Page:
Back pay of seniority payments prior to 2019
In addition to the seniority payments from 1 January 2019, employees who were employed prior to 2019 are also entitled to back pay for all past seniority. The amount of the back pay is, however, capped at a maximum of 6 months of the average base wage in each relevant year of employment up to 31 December 2018.
With respect to the payment of back pay, given instances of certain manufacturers failing to meet their severance obligations, more onerous obligations have been imposed upon participants in the textile, garment and footwear manufacturing (“TGF”) sectors, as follows:
a) Employees in the TGF sectors who have worked prior to 1 January 2019 and remain working for an enterprise, will be entitled to 30 days of back pay per year (to a maximum of 6 months) paid as follows:
- 15 days of seniority payment to be paid in June each year; and
- 15 days of seniority payment to be paid in December each year; and
b) Employees in all other sectors who have worked prior to 1 January 2019 and remain working for an enterprise, will be entitled to 15 days of back pay per year (to a maximum of 6 months) paid as follows:
- 7.5 days of seniority payment to be paid in June each year; and
- 7.5 days of seniority payment to be paid in December each year.
In determining the entitlement to back pay for an employee’s initial calendar year of employment, an employer must pay:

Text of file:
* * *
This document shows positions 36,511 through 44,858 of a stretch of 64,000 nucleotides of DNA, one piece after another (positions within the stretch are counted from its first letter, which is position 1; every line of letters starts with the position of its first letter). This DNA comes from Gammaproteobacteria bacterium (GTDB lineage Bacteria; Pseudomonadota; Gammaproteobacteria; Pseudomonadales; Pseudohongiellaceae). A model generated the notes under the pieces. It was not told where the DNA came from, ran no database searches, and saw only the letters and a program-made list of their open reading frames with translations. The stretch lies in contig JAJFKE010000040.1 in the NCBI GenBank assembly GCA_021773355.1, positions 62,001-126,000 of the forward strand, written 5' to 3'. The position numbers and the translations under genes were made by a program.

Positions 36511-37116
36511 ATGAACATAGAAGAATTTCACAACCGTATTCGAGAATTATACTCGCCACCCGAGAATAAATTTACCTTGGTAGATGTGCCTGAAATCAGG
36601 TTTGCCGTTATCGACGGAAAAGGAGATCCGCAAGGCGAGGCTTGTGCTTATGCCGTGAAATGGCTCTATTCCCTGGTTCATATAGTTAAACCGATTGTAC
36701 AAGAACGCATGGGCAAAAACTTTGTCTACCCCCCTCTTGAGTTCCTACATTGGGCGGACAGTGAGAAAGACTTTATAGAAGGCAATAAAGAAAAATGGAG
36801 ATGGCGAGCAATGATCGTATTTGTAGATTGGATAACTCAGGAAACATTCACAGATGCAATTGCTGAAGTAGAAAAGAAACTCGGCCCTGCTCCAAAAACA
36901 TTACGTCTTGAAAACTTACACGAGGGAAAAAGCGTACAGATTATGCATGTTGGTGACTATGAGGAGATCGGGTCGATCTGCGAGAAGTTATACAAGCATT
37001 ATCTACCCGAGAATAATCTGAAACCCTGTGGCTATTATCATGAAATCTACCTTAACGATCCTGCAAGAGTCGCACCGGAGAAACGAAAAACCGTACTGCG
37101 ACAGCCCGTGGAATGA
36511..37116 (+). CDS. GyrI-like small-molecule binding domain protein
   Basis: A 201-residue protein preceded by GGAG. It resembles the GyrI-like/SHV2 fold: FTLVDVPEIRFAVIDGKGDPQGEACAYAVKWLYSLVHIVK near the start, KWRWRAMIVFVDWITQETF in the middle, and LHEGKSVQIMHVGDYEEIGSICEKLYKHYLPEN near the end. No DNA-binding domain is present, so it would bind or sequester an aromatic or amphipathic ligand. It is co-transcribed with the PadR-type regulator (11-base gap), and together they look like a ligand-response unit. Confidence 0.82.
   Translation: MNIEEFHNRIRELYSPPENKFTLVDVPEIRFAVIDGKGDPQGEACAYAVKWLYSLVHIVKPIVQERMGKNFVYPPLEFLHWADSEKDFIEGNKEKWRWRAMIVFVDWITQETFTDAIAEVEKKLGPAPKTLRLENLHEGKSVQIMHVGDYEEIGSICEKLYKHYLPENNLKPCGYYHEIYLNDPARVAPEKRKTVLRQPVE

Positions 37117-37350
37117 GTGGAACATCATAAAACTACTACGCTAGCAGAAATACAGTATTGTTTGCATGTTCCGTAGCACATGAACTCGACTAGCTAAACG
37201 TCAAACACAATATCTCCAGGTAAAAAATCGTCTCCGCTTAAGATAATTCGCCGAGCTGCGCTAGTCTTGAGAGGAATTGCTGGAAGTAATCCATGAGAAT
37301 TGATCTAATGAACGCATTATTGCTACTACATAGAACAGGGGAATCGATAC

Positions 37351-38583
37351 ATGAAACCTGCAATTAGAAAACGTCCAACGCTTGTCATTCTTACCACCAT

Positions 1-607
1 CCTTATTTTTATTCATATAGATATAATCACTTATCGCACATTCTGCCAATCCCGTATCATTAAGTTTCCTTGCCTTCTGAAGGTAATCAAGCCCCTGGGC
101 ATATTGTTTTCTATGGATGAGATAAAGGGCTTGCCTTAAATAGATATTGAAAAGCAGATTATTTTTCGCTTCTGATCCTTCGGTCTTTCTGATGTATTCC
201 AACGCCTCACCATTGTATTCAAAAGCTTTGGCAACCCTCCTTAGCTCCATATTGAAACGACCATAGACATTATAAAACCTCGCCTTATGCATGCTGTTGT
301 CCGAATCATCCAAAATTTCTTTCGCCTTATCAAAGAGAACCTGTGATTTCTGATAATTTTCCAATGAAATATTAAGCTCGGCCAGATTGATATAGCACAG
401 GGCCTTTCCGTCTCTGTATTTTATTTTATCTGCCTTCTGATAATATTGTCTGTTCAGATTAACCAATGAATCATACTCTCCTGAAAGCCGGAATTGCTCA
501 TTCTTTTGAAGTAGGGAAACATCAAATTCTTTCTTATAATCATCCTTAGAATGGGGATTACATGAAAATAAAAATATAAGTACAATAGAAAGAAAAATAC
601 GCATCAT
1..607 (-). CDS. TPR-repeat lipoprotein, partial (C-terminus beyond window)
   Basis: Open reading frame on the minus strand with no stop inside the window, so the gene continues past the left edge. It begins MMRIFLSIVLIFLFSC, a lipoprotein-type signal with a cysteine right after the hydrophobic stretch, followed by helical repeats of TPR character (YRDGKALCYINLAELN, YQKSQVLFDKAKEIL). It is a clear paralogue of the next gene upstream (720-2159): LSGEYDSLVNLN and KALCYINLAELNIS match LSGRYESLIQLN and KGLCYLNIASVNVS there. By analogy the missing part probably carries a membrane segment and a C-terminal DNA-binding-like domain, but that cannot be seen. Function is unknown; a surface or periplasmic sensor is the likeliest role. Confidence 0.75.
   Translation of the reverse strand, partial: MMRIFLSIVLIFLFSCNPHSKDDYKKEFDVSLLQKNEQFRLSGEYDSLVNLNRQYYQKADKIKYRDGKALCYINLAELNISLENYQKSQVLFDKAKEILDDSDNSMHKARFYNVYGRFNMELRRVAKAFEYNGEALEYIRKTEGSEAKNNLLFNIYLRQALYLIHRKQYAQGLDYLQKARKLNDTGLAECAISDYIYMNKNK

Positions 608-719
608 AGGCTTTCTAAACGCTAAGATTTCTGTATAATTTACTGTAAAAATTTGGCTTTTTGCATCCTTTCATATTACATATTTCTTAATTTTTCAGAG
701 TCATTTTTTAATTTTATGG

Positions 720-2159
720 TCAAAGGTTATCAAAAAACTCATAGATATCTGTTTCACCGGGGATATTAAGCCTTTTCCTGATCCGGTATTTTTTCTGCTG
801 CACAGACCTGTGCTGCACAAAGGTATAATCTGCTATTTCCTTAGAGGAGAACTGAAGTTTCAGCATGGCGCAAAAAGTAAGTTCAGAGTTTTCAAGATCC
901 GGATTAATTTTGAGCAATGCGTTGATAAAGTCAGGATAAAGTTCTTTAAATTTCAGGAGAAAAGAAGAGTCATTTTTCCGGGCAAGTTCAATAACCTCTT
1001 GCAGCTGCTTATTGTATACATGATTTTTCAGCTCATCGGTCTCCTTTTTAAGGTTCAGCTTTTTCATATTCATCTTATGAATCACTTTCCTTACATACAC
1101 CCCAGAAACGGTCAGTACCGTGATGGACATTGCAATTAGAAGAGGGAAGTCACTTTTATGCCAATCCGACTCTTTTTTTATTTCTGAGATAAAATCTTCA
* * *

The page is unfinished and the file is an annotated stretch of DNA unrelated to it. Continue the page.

- 7.5 days of back pay if the period of employment in the initial calendar year was between 1 month and 6 months; and
- 15 days of back pay if the period of employment in the initial calendar year was more than 6 months up to 12 months.
Upon termination for cause or without cause from 1 January 2019, outstanding back pay will be payable in full upon termination (to a maximum of 6 months of the average base wage in each relevant year of employment up to 31 December 2018), except in the event of termination for serious misconduct or resignation, in which case back pay will not be payable.
It is clear that employers will be obliged to make the mandated seniority payments for any employees hired after the implementation of this amendment, and all companies with employees in Cambodia would be prudent to take note of this significant change in future staffing decisions.